Officers killed in The Newhall Incident will have names on freeway signs.
More than 200 officers have died on duty in the California Highway Patrol’s 79-year history, but none have had the same effect as the four officers killed in what has become known as “The Newhall Incident.”
Friday morning at 10 a.m., officials from Sacramento and Southern California will gather with family members of the fallen officers in the Caltrans parking lot next to the CHP office on The Old Road for the re-dedication of a half-mile section of the Golden State Freeway. They’ll be unveiling a large blue sign designating the stretch between Magic Mountain Parkway and Rye Canyon Road in honor of Walt Frago, Roger Gore, James Pence, Jr. and George Alleyn; the four officers who lost their lives 38 years ago. The public is invited to participate in the ceremonies.
“The Newhall Incident” changed law enforcement training and techniques, taking a tragic event and using it to teach police officers safer ways to approach cars at high risk traffic stops. The lessons learned helped departments develop policies to wait for backup and made protective tools, such as batons and pepper spray part of every officer’s arsenal.
On April 6, 1970, Frago and Gore made a traffic stop on The Old Road near what is now Magic Mountain Parkway. At the time, it was home to J’s Coffee Shop and a Standard Gas Station. The driver of the suspect vehicle, Bobby Davis, and his passenger, Jack Twinning, were armed and dangerous, leaping from the vehicle and killing both officers in seconds. As Pence and Alleyn arrived moments later, they were met with gunfire. Pence was able to issue a help call before he died; Alleyn died enroute to Golden State Hospital in Newhall.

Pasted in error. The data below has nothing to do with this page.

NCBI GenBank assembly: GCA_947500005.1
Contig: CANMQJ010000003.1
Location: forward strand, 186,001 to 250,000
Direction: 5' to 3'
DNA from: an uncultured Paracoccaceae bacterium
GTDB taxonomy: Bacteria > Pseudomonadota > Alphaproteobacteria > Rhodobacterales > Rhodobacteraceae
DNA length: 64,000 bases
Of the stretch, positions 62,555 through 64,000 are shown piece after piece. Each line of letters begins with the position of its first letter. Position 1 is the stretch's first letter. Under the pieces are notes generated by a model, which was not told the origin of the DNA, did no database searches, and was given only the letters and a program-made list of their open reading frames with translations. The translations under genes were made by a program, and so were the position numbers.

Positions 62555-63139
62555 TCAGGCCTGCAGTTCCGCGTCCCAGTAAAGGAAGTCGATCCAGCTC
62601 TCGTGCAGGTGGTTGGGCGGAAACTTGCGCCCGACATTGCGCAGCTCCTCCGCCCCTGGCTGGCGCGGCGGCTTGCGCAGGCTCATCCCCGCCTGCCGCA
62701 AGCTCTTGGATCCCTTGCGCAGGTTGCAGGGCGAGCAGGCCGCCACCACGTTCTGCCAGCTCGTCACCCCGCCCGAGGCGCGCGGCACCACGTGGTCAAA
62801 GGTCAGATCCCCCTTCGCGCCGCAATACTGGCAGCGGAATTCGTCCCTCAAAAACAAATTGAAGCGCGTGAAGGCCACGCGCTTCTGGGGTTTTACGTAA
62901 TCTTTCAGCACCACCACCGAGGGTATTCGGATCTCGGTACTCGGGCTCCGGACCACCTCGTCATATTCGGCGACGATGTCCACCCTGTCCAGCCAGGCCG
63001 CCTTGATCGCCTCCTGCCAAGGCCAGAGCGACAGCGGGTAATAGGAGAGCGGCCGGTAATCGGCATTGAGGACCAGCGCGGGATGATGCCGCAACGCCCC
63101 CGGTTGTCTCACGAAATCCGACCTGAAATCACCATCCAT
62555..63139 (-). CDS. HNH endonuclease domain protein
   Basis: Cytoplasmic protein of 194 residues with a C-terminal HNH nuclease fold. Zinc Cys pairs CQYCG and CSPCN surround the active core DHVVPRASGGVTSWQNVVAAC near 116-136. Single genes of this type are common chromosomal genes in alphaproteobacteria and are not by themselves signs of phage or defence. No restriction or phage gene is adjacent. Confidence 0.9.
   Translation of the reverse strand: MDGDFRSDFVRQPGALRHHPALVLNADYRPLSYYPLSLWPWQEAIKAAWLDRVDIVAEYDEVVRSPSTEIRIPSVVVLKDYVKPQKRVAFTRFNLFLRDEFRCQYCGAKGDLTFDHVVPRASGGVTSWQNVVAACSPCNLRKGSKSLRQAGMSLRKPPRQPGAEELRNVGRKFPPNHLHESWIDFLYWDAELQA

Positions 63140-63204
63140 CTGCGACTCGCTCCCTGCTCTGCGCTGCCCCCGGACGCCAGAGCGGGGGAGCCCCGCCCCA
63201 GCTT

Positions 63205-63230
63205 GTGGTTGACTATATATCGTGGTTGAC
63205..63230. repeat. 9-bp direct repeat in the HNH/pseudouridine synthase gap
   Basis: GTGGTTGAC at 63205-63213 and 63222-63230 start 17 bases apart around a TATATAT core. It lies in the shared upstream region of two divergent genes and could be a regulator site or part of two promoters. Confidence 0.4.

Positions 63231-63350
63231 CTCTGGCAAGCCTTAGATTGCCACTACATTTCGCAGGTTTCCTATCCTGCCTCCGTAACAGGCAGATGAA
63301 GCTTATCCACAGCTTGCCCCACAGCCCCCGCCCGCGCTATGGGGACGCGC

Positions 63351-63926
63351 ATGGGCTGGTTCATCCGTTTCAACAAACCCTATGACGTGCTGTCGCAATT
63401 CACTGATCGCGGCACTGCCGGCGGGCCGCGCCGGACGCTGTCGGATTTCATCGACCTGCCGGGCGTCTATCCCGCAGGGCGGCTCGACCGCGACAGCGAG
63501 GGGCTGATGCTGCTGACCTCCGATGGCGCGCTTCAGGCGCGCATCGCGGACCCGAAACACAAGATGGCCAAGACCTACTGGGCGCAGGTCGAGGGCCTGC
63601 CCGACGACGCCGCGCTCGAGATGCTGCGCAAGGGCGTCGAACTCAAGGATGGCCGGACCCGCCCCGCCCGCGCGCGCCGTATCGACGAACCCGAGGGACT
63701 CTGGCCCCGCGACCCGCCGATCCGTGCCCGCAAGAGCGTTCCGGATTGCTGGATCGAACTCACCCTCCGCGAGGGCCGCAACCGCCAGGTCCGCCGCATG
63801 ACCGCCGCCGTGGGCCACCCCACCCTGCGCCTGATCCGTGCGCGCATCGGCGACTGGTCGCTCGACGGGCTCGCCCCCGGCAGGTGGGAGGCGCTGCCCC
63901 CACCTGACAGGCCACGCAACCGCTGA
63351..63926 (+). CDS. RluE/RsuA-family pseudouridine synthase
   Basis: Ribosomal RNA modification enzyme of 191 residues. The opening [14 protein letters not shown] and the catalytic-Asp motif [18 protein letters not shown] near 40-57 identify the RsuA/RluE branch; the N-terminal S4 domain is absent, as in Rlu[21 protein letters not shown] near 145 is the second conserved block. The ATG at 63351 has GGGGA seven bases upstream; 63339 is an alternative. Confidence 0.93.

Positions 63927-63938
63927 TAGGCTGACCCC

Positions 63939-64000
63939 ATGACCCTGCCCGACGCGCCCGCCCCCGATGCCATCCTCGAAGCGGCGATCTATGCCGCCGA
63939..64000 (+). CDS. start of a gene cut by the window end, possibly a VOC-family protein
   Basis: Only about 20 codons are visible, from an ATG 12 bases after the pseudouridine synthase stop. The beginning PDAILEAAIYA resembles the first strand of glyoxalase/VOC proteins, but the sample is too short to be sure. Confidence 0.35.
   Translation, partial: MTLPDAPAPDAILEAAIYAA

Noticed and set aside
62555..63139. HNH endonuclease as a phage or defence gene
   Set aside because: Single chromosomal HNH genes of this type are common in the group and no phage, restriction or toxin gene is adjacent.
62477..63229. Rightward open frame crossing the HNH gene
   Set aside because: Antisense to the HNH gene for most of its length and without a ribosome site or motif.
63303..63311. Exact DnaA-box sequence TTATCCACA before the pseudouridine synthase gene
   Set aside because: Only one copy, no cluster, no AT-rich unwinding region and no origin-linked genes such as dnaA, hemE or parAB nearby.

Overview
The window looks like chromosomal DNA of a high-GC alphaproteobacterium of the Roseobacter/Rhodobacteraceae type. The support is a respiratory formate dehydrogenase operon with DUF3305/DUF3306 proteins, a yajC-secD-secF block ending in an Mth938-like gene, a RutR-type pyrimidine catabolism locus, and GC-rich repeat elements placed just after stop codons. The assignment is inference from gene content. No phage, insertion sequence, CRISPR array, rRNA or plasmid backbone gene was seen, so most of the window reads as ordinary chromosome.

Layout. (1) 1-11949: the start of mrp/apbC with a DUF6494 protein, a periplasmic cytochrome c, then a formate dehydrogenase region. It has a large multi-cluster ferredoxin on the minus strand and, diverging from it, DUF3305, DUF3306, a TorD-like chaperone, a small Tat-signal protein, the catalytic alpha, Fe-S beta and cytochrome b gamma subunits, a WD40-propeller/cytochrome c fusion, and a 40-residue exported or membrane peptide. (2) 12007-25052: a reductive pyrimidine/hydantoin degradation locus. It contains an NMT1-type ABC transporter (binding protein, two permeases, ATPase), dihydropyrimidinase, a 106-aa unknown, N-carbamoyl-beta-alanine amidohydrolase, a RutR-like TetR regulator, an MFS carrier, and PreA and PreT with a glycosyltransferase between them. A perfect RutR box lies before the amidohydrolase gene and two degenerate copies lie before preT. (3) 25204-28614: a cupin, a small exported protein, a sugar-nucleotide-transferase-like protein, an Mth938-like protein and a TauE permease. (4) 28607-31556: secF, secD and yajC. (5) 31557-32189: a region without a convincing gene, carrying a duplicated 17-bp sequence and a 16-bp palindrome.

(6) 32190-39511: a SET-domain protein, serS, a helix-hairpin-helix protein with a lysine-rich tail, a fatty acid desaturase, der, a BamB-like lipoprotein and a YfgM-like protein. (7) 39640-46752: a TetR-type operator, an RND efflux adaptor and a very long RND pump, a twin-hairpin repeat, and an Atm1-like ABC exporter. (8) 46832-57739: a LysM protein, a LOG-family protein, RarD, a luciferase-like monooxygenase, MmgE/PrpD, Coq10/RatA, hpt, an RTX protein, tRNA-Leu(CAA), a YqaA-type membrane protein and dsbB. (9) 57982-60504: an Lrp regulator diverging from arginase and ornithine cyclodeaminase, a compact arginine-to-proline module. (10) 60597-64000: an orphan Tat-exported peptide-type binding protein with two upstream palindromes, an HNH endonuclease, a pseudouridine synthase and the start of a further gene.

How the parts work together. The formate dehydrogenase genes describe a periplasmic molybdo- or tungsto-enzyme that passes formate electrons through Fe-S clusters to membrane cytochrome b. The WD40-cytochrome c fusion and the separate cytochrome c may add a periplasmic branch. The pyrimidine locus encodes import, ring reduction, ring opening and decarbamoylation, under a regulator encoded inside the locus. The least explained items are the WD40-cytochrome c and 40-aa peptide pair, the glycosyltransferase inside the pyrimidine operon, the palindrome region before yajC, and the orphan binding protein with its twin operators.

Twinning escaped and briefly holed up in a Pico Canyon house, holding the homeowner hostage before turning a shotgun taken from Frago on himself. Davis was captured and convicted on four counts of murder. He remains in custody at Pelican Bay State Prison, home of California’s most notorious criminals.
There have been memorials to the officers, including a row of four cypress trees planted at the former CHP headquarters on Chiquella Lane and a new quartet of trees planted at the current CHP office. A low wall in the office parking lot holds a plaque naming the four officers, where the CHP places a wreath every April.
The effort to memorialize the four officers with a portion of the freeway began in 2005, when CHP Officer Wendy Hahn wrote a resolution for the California legislature that was carried by Senator George Runner to make the dedication possible.